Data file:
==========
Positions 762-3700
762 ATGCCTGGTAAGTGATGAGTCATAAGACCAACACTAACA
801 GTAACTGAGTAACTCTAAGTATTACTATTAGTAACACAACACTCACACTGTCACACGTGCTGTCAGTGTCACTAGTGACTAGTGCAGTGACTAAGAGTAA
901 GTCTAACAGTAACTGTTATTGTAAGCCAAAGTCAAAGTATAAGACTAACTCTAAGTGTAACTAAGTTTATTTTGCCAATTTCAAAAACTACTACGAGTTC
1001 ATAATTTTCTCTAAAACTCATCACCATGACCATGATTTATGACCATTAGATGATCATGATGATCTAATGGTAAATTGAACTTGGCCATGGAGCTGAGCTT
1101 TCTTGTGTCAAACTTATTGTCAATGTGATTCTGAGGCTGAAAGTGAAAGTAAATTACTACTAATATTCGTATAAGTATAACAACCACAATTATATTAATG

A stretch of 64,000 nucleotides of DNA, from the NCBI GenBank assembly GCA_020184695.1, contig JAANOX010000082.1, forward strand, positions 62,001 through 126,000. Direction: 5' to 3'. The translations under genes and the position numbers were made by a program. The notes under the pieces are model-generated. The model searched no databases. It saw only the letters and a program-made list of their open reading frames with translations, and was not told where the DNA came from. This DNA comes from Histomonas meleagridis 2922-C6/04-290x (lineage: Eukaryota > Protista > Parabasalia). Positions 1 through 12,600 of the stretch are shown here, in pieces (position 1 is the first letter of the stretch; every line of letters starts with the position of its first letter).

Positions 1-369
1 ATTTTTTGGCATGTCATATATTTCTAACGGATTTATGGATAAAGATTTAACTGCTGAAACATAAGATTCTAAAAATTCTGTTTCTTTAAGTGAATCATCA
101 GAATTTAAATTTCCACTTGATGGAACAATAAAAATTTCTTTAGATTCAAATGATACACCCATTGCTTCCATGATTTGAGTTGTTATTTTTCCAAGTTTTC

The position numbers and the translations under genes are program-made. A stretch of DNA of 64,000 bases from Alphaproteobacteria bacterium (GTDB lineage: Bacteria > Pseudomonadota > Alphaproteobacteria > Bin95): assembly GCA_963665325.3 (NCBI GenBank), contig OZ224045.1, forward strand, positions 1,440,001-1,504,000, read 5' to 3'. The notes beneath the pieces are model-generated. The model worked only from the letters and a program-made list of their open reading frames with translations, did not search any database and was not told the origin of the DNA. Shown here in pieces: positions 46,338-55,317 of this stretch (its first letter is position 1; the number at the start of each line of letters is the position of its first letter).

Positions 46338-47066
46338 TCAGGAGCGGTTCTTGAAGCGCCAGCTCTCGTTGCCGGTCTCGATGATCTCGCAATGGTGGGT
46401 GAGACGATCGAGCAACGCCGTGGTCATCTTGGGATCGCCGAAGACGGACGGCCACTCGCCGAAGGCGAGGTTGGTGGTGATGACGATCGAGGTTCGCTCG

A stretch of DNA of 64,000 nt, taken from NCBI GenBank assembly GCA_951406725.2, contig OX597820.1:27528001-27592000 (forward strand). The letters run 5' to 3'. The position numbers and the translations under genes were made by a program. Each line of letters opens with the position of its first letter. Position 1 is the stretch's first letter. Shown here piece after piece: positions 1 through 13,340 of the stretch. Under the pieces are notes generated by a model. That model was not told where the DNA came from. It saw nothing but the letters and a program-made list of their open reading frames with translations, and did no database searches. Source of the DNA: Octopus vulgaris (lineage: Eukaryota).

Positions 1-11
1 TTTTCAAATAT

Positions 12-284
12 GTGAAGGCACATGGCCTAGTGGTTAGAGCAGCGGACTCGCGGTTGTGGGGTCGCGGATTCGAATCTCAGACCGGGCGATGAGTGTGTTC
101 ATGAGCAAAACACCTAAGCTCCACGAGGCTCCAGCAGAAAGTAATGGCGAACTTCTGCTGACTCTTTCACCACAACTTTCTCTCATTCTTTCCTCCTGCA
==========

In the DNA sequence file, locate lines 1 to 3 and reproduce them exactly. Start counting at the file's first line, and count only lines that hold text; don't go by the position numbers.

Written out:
Positions 762-3700
762 ATGCCTGGTAAGTGATGAGTCATAAGACCAACACTAACA
801 GTAACTGAGTAACTCTAAGTATTACTATTAGTAACACAACACTCACACTGTCACACGTGCTGTCAGTGTCACTAGTGACTAGTGCAGTGACTAAGAGTAA